Now the bees in the nuc have the resources to make their own queen. Hopefully they'll take the cells with eggs in them and make several of them into queen cells. The bees determine what eggs will be workers and what eggs will be queens. Without a queen, they make one and she's in business in 33 days.

Borrowing from Michael Bush, here is what he labels "Beekeeping Math:"

The egg for the queen hatches in 3 1/2 days
The queen cell is capped in 8+1 day
She emerges in 16+1 day
She is laying in 28 + 5 days

I hope I put enough bees in the nuc - I was paranoid about accidentally getting the queen from the hive from which I was taking the frames. Although the picture doesn't show it, I did reduce the entry before I ended my beekeeping chores today.

Also another beekeeper, Jerry Freeman, who is apparently also an inventor, sent me his small hive beetle trap which I installed today on Bermuda. Bermuda is my strongest hive and is full of small hive beetles.

This trap has a tray in the bottom that you put oil into and then the beetles fall in and die. It doubles as a screened bottom board as well. I didn't have any oil today, so the trap isn't yet functional, but I was taking the hive down to the bottom today, so it was a good time to change out the screened bottom board.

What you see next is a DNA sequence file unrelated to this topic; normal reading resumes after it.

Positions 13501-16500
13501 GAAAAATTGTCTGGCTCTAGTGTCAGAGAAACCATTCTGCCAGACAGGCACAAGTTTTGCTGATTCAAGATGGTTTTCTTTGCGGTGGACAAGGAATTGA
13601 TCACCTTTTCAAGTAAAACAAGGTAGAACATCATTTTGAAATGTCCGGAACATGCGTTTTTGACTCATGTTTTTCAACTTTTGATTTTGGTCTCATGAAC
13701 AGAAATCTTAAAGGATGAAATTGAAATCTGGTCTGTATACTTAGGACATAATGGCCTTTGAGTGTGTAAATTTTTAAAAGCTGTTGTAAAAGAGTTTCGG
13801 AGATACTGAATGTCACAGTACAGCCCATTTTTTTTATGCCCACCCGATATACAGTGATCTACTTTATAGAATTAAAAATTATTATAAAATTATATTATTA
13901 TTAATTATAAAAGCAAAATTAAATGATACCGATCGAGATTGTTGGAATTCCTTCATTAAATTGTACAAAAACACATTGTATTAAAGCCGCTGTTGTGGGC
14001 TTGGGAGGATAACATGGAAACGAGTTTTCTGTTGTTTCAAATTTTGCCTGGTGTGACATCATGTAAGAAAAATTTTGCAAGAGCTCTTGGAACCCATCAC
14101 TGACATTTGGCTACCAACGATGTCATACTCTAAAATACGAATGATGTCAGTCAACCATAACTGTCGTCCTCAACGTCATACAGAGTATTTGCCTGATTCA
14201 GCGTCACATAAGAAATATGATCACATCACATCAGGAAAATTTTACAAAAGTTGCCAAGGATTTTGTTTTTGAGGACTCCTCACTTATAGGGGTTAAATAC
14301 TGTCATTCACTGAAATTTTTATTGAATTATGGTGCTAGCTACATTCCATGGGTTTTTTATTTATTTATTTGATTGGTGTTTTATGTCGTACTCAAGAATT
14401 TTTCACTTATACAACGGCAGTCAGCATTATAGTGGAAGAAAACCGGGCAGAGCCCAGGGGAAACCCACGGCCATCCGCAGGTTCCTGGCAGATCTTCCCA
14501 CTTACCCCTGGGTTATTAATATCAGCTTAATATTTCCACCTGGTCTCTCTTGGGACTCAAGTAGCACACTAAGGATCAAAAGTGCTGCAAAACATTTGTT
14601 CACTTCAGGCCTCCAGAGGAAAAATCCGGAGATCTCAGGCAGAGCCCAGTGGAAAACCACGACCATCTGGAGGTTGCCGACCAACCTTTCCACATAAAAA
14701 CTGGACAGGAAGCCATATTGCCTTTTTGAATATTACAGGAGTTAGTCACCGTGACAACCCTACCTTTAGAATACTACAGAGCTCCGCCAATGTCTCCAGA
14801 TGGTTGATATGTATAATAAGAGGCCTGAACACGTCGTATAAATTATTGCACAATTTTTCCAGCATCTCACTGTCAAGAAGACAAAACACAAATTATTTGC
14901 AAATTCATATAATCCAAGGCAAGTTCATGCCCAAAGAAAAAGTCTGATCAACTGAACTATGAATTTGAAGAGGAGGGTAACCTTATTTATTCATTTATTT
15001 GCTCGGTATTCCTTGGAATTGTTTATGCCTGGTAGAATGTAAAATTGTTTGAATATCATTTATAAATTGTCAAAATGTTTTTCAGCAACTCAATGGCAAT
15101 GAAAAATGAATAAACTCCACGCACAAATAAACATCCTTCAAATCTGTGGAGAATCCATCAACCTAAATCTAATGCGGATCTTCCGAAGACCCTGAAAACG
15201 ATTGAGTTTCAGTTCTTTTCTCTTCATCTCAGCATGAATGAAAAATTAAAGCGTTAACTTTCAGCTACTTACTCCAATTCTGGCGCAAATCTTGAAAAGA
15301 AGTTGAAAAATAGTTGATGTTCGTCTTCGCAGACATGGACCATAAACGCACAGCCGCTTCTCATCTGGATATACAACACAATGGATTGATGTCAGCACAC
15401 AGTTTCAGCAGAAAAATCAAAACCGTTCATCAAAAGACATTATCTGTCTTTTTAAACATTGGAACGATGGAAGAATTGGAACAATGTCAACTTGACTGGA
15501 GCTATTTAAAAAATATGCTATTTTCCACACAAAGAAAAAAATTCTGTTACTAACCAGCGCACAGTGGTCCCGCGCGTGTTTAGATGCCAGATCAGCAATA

The picture below shows how the tray slides in and out of the bottom board. When I add the oil, we'll see how well it works. This is a great hive to test it because it has always had SHB - not ever in such quantity as to overwhelm or have much impact on the hive, but I'd still like to drown those little guys in oil!

When I went through Bermuda, I found nothing in the bottom box besides empty comb. The bees had moved up to the next boxes during the winter. I removed that bottom box. The rest of the hive included two full boxes of brood, pollen, larvae, eggs and a third box of mostly unused comb. The top box is all honey. I plan to checkerboard the top two boxes to help discourage swarming.

So what you see (from the bottom up) is the hive stand, the Freeman trap, the slatted rack, and four boxes. The box I removed is sitting in front of the hive until tomorrow so that the few bees at remained in it can return to the hive.

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  1. I am extremely interested in doing a walk away split! Perhaps in the next few days...hhhmmm

  2. Anonymous10:37 AM

    Hi Linda,
    why do you use oil instead of water with washing powder so that the surface tension is reduced and the beetles fall in and die?